The Westchester Democrat comes to power at a unique moment in the history of the Senate as Republicans, who did not win enough seats in November to keep power, try to figure out precisely how the power-sharing deal they cut with the five breakaway Democrats will work. Many GOP lawmakers are not in favor of some of what Cuomo calls his "progressive'' agenda, including a likely gun control package, so Stewart-Cousins will be an important ally -- or not -- for Cuomo if she can broker deals with the renegade group of five Democrats to join with the main Democratic conference on issues too controversial for the Republicans to embrace.


Senate Democrats engaged in internal leadership battle today

By Tom Precious

ALBANY – There is much spin going on this afternoon, but proponents backing the bid by Sen. Andrea Stewart-Cousins to become the new Senate minority leader say they are confident she will emerge victorious later this afternoon during a closed-door meeting in Manhattan among Senate Democrats.

The current Democratic leader, John Sampson, has been waging a non-stop fight to keep his job, but Stewart-Cousins, as of last night, had the backing of about 16 Democratic senators to win the post. Sen. Mike Gianaris of Queens is also pushing to become leader.

Backers of Stewart-Cousins, an African-American from Westchester County who was first elected to the Senate in 2006, say she is appealing to a cross-section of white and minority lawmakers from upstate and downstate. “Things can change,’’ a source close to the senator said this afternoon, noting final deal-making has not yet happened and senators might shift alliances during what could be a testy meeting.

Democrats are set to meet at 4:30 this afternoon to discuss the leadership situation. Backers of Stewart-Cousins, who represents Yonkers and a couple of other communities in Westchester County, say she would be the first woman to hold the one of the four top legislative leadership posts if she wins today’s vote by her colleagues.


Video: Jerry Zremski's Week in Washington

Republicans declare victory in 46th Senate district race

By Tom Precious

ALBANY – Ahead by a few dozen votes after a couple weeks of legal wrangling over the counting of paper ballots, Republican George Amedore is claiming victory today in his race against a Democrat to represent a sprawling new Senate district that stretches from the western reaches of Montgomery County in the Mohawk Valley to the Mid-Hudson Valley near Poughkeepsie.

We are still awaiting word from Democrat Cecilia Tkaczyk if there are any other legal routes to consider. (It was a highly interesting race to watch for a bit, until Senate Republicans cut a deal with five breakaway Democrats to form a coalition chamber in the Senate.]

But Senate Majority Leader Dean Skelos was quick to give the nod to Amedore. “His electoral journey has been a long and winding road, but it ends today with him as senator-elect,’’ Skelos said in a statement.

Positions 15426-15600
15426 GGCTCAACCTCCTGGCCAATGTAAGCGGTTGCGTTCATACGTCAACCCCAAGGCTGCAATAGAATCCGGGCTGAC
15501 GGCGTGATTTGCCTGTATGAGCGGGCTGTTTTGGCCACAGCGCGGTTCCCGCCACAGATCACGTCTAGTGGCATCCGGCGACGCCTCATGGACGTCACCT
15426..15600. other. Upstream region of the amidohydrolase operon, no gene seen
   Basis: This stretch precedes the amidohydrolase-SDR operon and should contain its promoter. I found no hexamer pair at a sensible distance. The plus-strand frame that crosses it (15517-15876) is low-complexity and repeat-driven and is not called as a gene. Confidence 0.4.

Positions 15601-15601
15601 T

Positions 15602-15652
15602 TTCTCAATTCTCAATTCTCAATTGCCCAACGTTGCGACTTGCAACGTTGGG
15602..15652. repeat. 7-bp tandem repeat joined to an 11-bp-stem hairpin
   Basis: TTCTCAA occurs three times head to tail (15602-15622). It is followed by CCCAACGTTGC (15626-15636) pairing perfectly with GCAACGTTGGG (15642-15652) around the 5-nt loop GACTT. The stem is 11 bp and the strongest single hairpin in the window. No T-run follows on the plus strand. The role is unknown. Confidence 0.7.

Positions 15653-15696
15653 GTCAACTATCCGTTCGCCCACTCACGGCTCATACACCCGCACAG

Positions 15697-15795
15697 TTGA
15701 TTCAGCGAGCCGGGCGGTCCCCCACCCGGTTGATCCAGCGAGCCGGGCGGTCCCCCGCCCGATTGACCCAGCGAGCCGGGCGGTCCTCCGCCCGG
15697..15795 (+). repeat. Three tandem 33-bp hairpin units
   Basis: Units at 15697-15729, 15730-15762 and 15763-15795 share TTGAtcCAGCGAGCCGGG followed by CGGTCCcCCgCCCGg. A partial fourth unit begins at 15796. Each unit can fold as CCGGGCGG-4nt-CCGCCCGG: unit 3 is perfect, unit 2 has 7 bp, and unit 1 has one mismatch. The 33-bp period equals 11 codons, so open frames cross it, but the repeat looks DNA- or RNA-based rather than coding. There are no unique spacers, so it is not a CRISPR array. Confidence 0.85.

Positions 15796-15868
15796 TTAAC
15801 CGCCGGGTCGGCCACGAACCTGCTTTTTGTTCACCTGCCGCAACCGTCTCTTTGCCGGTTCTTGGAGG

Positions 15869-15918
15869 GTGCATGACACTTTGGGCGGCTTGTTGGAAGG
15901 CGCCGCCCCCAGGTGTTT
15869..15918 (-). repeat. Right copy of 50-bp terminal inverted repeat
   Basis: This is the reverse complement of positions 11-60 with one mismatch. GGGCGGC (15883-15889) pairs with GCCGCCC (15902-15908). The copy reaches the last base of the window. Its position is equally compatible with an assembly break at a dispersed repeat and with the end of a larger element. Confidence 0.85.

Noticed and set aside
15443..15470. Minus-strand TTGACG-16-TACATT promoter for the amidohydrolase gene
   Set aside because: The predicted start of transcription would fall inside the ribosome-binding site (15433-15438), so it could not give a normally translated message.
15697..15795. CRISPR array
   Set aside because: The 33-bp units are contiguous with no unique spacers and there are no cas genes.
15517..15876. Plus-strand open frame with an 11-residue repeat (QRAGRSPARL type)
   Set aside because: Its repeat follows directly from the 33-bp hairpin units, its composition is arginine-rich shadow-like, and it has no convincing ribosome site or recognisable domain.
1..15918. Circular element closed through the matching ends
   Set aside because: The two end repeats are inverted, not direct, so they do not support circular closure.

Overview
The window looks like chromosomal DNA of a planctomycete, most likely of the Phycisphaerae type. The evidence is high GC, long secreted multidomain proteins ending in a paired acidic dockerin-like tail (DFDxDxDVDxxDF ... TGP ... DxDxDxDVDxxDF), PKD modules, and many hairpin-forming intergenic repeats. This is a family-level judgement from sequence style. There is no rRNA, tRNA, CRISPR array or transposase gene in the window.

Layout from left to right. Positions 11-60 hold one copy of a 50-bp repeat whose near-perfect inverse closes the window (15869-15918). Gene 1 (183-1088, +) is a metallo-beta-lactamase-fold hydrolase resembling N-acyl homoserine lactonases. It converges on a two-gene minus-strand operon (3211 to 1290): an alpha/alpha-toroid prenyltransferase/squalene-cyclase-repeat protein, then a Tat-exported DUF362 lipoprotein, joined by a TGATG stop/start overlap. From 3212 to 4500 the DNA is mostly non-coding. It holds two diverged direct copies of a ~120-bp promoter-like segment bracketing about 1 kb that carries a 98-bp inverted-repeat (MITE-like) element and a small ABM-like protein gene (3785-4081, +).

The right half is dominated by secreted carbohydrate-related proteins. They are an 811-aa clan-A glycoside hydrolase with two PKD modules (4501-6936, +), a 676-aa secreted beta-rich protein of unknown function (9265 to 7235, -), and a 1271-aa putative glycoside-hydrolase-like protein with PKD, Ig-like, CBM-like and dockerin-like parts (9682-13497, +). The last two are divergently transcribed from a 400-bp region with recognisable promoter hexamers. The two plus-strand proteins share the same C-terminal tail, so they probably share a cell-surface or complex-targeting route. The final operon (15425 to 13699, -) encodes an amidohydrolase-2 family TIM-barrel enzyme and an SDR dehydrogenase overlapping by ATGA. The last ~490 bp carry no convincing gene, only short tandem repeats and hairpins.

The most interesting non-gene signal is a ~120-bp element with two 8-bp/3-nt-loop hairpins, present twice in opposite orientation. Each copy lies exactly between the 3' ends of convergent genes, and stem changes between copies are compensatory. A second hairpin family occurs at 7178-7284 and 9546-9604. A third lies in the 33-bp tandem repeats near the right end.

UPDATE: Not so fast, say Senate Democrats. Gary Ginsburg, a spokesman for Tkaczyk, said there are still hundreds of contested paper ballots that judges at a mid-level appeals court have yet to consider.  "When all the votes are counted Cecilia Tkacyzk will be certified the winner of this election and will represent the residents of the 46th Senate district,'' he said.


Cuomo's spike of toll hike plan ends a bumpy journey

By Tom Precious

ALBANY -- The Thruway Authority’s plan to hike tolls on trucks by 45 percent has been a classic Albany roller coaster ride, culminating in today’s story that Gov. Andrew Cuomo is announcing a new proposal that calls for no toll hike.

Consider the ride:

Initially, officials said the Thruway had been mismanaged for years and that the $90 million from the toll hike was needed to stop the bleeding. They said at the time the increase had nothing to do with a potential $5 billion plan by Cuomo and the Thruway Authority to build a new downstate bridge over the Hudson River.

Next up came the acknowledgement that there was a connection: if the toll hike didn’t go through, it could lead to rating downgrades on agency borrowings – and that could raise the price of the bridge project.

In the early fall, the agency borrowed $1.1 billion on the bond market. It told investors -– in a legal document -– that it “has no reason to believe’’ that the toll hike plan as proposed would be scuttled. That document told investors the plan would go into effect in late September.

A series of delays, including two embarassing postponements with just hours' notice of Thruway board meetings in one week last month, became the obvious evidence that the toll increase was suddenly facing real internal troubles in the Cuomo administration. That led Donna Luh, a representative from Western New York on the agency’s board who serves as vice-chairwoman, to blast her own agency in an article in The Buffalo News. She said agency officials were keeping board members in the dark about the toll plan and that she no longer believed the increase was necessary.

At two recent events, Cuomo then began lashing out at the idea proposed by his own agency. At one event, he said such a toll hike could be “detrimental’’ to the state’s economy, followed by another event at which he told reporters the toll hike should only be considered as a “last resort.”


On gun control, a new beginning?

By Jerry Zremski

WASHINGTON -- The shock and revulsion that shook the nation after Friday's elementary school shootings in Connecticut shook the political world, too, prompting some Democrats to speak more boldly than they have in some time about gun control.

President Obama only hinted at the issue in his tear-filled statement on the deaths of 20 school children, six adults and a deranged 20-year-old shooter, saying: "We're going to have to come together and take meaningful action to prevent more tragedies like this, regardless of the politics."